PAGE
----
Assemble exterior front to back and insert the base

  1. When the quilting is complete on both the front and back panels place them right sides together. The raw edges should be flush all around. Pin along both sides.
  2. Using a ½” seam allowance, stitch along both sides to create a tube. Press the seam allowances open and flat. 
  3. Along the top, fold down the facing all around. To do this, fold back the raw edge ½” and press well. Fold down an additional 2” and press again. This second fold should be right along the top edge of the batting panel. 
  4. Find the exterior base panel and the heavy-weight interfacing panel. 
  5. Center the interfacing on the wrong side of the base panel so there is ½” of fabric showing beyond the interfacing on all sides. Following manufacturer’s instructions, fuse the interfacing in place. 
  6. Find and mark the center point of each side of the base panel. We used notches as our marking points.
  7. Find and mark the center point of the front and back of the exterior tube.
  8. The exterior tube should still be wrong side out. Starting on one side, pin the base panel right sides together with the tube. Align the center pin point of the short side of base panel with the side seam of the body of the tote. Continue pinning the base in place, matching the center notches front and back, and matching the center notches to the side seams along each side.
  9. Starting ½” in from the corner, and using a ½" seam allowance, stitch along the first side. Stop the seam at the opposite corner, ½” from the corner. In other words, your seam is starting and stopping ½" in from the edge of the base panel.
  10. Remove the project from the machine. Turn the corner. To help make the turn, you can clip the base of the bag at the corners. You are clipping into the corner at a diagonal at a depth of about ⅜". This frees up the seam allowance so you can stitch each side of the bag independently.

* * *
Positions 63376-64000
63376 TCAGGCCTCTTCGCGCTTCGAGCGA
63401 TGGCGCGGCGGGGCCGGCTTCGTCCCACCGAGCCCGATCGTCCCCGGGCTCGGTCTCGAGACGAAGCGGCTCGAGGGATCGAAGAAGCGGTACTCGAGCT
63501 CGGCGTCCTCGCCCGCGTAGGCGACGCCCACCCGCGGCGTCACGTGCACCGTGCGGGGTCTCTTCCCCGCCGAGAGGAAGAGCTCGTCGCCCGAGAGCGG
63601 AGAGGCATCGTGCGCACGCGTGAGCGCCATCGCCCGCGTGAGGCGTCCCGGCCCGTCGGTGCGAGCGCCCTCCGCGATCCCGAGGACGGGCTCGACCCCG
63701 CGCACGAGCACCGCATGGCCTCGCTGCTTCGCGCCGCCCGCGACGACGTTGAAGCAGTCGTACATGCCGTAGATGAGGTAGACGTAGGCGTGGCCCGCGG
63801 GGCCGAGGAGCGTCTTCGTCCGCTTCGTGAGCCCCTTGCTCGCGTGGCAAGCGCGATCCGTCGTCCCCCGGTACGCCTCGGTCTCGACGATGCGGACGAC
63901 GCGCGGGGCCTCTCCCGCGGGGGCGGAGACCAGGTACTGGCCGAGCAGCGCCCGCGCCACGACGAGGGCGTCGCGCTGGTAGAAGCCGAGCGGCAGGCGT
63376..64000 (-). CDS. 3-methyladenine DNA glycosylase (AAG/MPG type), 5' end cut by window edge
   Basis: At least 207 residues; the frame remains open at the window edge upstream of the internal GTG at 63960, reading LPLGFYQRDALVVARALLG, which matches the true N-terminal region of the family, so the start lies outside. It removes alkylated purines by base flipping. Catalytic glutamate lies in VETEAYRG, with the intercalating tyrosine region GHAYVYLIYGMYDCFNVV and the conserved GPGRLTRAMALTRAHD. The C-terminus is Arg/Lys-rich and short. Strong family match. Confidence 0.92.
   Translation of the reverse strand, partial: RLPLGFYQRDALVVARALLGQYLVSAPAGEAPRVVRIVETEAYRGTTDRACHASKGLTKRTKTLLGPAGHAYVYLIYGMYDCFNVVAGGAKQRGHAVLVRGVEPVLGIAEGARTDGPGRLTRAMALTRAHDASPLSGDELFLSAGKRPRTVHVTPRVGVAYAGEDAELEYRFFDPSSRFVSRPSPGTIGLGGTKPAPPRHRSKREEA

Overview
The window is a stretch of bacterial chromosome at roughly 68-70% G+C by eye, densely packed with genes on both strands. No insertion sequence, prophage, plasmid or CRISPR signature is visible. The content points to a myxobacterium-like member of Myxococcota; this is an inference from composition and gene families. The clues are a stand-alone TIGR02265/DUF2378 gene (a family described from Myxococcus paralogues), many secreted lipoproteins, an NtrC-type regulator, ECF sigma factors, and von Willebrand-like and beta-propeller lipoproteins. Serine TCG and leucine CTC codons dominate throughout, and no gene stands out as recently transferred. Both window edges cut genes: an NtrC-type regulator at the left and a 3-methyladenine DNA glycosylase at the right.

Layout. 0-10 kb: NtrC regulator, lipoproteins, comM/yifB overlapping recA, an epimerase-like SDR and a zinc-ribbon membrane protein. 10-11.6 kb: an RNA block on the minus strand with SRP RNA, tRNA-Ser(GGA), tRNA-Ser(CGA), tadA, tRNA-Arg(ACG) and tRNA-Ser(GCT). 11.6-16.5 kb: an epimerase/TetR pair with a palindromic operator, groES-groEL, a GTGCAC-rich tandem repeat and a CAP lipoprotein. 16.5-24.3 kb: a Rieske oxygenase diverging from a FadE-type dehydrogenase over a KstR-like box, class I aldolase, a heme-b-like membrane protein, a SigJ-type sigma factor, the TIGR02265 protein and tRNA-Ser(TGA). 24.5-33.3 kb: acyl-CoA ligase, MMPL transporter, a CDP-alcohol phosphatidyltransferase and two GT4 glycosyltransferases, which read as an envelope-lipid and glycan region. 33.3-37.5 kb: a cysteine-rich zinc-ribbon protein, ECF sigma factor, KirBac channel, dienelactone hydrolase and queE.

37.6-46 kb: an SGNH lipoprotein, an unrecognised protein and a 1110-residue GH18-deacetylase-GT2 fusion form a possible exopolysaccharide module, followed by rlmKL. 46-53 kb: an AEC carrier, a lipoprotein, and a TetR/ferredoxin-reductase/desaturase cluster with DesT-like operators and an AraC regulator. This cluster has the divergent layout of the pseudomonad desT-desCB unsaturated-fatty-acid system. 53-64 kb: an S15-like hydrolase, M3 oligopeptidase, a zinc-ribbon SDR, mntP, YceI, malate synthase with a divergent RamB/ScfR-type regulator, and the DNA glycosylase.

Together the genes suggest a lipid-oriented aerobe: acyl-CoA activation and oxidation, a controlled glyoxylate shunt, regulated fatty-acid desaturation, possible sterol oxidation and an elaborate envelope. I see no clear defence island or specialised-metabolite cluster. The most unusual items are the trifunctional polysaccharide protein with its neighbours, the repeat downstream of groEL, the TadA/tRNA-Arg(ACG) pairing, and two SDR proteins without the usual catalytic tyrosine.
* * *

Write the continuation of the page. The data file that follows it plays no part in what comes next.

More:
11. Use a ½" seam allowance to stitch the next side of the base to the body of the bag. Start and stop at ½” in each corner. Using a Zipper foot helps you stitch right along the edge of the heavy-weight interfacing. 

    If you are new to inserting a rectangular base panel into a tube, we have a handy step-by-step tutorial.
  12. Set aside the exterior bag.

Create the lining with its pocket

  1. Find all the lining pieces, including the pocket and its interfacing.
  2. Re-thread the machine with thread to best match the lining in the top and bobbin. 
  3. Fold the pocket in half right sides together (so it is now 11” wide x 7½” high) and press to set a center crease. Unfold so the crease line is visible. Center the interfacing on one half of the pocket panel. The top of the interfacing should be aligned with the center crease line and there should be ½” of fabric showing beyond the interfacing along both sides and across the bottom. Following manufacturer’s instructions, fuse the interfacing in place.
  4. Re-fold the pocket panel in half, but this time, right sides together. Pin along both sides and across the bottom, leaving a 3” opening along the bottom for turning right side out.
  5. Using a ½” seam allowance, stitch along both sides and across the bottom. Remember to pivot at the corners and to lock the seam at either side of the 3” opening. 
  6. Clip the corners and press open the seam allowance.
  7. Turn right side out through the opening and press flat. As with the exterior pocket, gently push out all the corners and press in the raw edges along the opening so they are flush with the sewn seam. 
  8. Find one of the main lining panels. Place it right side up and flat on your work surface. Place the pocket on top of the panel. The pocket should be centered side to side, 3” down from the top raw edge of the panel, and 1” up the bottom raw edge. Pin along both sides and across the bottom.
  9. Edgestitch along both sides and across the bottom of the pocket. This seals the opening used for turning right side out. 
  10. Place the front and back lining panels right sides together, sandwiching the pocket between the layers. Pin along both sides. 
  11. Using a ½” seam allowance, stitch both sides. 
  12. Mark the center points of each side of the lining base panel as well as the front and back lining panels. 
  13. Insert the base into the lining tube in the same manner as you did above for the exterior.

Assemble the lining and exterior

  1. Find the exterior bag, it should be right side out. Unfold the top facing hem.
  2. Find the lining bag, it should be wrong side out. 
  3. Slip the lining inside the exterior so the two are now wrong sides together. The lining pocket should be against the back exterior panel. The top of the lining should fit along the second fold (the 2” fold) of the facing – in line with the top of the batting/backing. Smooth the lining down into position matching up the side seams and inset base panels, then fold the facing down into position and pin in place.
  4. Re-thread the machine with thread to best match the exterior in the top and bottom. Lengthen the stitch.